The Diary of Thomas Burton
28 February 1658-9

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History of Parliament Trust

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John Towill Rutt (editor)

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1828

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'The Diary of Thomas Burton: 28 February 1658-9', Diary of Thomas Burton esq, volume 3: January - March 1659 (1828), pp. 503-548. URL: http://british-history.ac.uk/report.aspx?compid=36918 Date accessed: 01 November 2014.


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Monday, February 28, 1658–9.

Mr. Speaker took the chair at nine.

Mr. Cooler prayed.

Out of the Journals.

Colonel Bennet reported from the Committee to whom the Petition of Mrs. Elizabeth Lilburne, widow, late wife of Mr. John Lilburne, (fn. 1) deceased, was referred, the proceedings of the late Parliament, in January 1651, concerning Lieutenant Colonel John Lilburne, deceased, entered in the Journalbook of that Parliament, which were read. (fn. 2)

He farther reported, that the 22nd January, 1658, it was moved by the Council, that his Highness, in respect of Mrs. Lilburne's poverty, would, by his pardon under the great seal, discharge the fine of 3000l. imposed on Lieutenantcolonel Lilburne, payable to his Highness and the Commonwealth. That Sir Arthur Haslerigge had, by deed under his hand and seal, released the 2000l. given to him; that Mr. Squib, by like writing under his hand and seal, had released the fine set to be paid to him; that Mr. Molyns had referred himself to the award of Colonel Okey and Colonel Bennet, as to the fine set to be paid to him; and that Mrs. Lilburne had likewise submitted to, and undertaken to perform their award; and also, to deliver such papers to Colonel Bennet as she had in her custody, relating to the matters for which the fines were imposed, to be burnt, without keeping any copies of them; that Mr. Winslowe, to whom a fine was likewise set to be paid, was since dead at Jamaica, without any heir, executor, or administrator in England; and that neither himself in his lifetime, nor any other since his death, had ever made any demand of it: that Mr. James Russell, to whom a fine was also set to be paid, was likewise dead, and that the fine set to be paid to him, was never demanded either in his lifetime, or since his death : that Mrs. Russell, his widow, had notice to attend the Committee, but neglected to do it, as not intending to have any benefit by that fine.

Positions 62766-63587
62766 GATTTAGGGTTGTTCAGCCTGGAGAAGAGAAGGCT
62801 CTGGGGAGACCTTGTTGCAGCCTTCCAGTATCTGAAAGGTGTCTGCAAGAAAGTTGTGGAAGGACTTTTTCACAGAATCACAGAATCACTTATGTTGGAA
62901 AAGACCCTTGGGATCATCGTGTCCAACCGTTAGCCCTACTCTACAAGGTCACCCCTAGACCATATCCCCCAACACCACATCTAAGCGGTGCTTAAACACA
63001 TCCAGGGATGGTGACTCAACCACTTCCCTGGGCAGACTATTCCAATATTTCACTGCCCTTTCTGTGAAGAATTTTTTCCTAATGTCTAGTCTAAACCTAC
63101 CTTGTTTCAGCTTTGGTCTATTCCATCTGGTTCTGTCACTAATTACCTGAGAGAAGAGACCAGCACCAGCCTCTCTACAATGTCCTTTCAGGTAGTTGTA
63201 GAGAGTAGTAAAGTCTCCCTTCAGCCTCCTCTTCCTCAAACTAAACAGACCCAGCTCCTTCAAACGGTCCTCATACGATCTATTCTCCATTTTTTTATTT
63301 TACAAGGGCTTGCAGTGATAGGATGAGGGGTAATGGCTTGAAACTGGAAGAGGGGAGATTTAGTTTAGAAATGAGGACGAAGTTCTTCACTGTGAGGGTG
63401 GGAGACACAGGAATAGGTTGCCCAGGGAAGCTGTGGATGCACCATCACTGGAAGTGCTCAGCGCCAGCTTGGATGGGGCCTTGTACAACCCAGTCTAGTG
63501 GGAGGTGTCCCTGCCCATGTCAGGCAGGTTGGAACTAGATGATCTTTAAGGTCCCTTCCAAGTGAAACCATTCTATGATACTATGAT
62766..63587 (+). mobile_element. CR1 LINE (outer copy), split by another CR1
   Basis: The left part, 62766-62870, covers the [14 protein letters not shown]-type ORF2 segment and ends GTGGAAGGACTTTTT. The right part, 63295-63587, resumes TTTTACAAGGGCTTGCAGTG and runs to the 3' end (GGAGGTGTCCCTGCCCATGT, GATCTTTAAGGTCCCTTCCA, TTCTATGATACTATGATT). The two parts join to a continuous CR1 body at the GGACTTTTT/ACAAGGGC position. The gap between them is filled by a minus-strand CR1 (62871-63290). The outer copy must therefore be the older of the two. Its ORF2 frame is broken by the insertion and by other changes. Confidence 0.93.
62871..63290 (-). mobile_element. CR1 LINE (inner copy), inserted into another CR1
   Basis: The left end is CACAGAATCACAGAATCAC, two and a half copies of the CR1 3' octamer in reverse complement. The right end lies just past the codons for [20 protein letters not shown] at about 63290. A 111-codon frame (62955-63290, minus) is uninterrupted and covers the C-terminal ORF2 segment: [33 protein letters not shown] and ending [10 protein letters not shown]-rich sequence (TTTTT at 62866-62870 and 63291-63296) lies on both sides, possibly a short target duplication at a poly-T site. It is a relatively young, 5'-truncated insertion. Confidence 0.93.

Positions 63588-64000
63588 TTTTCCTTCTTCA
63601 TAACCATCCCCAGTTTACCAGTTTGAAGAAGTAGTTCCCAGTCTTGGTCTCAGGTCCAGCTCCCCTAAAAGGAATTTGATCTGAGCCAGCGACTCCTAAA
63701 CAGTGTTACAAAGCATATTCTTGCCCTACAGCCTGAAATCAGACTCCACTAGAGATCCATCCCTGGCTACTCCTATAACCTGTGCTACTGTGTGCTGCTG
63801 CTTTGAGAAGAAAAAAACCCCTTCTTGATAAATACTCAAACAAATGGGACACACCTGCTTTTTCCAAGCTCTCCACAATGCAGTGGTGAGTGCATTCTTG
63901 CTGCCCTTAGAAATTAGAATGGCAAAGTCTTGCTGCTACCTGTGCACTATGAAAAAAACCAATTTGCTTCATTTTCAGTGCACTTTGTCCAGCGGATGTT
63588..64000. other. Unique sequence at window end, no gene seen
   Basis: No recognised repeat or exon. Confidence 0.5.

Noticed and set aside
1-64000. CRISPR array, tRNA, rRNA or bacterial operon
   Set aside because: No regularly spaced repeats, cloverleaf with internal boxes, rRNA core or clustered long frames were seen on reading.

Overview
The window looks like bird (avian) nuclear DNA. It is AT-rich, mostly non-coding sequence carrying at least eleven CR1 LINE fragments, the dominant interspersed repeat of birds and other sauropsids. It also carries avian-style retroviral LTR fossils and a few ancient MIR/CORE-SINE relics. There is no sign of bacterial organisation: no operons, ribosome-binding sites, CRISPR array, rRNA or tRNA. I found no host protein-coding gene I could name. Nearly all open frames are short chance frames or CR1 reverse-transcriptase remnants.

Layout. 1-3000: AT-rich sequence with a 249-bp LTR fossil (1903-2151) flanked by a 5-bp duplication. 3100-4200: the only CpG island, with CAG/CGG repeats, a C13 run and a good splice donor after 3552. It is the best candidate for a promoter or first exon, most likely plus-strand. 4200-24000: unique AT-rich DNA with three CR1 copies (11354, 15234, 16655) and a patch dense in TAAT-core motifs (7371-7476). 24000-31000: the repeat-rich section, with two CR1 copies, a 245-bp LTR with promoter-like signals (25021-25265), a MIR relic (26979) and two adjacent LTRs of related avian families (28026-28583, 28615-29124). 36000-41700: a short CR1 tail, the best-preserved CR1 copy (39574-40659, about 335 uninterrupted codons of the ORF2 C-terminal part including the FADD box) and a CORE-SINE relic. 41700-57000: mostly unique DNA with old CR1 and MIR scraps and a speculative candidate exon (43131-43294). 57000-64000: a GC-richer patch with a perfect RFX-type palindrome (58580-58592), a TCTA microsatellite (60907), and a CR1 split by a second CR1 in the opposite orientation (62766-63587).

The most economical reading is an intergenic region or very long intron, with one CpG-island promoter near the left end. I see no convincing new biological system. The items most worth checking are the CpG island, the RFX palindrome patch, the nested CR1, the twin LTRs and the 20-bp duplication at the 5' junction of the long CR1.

He reported also the opinion of the said Committee; That a Bill be brought in, and offered to the House, to repeal the Act of January 30, 1651–2, concerning Mr. Lilburne. (fn. 3)

He offered a Bill to that purpose; in regard Sir Arthur Haslerigge, Mr. Squib, and Mr. Molyns, who had fines given them by that act, had remitted them.

Mr. Knightley. I move to put off this business till some morning, then bring in a Bill.

Mr. Bacon. Before a Bill can be brought in, you must resolve to agree with the Committee.

Sir Arthur Haslerigge. I move that you would only declare that the Bill is void, in regard there was no prosecution upon it.

Mr. Raleigh. I move that the Bill be brought in. Mr. Winslowe and Mr. Russell, who had part of the fines, are dead, and no executors to be heard of. Winslowe died in Jamaica; yet, unless they were satisfied, you cannot repeal that part as to them.

Sir William Wheeler. You cannot absolutely take their rights away.

Mr. Onslow. Such hasty acts of Parliament deserve a repeal. There was no entry nor engrossing of it. If it appears to be an Act, then it will be worthy, your pains to repeal it.

Sir Walter Earle. You may give order to bring in a Bill to repeal that Act, and then may add what proviso you please, to save Mr. Winslowe's and Mr. Russell's rights, which is but reasonable.

Sir John Northcote. You allow it to be an Act, if you order an act to be brought in to repeal it. I doubt it was no Act. It wanted the formality of passing. I believe it was not ab initio an Act.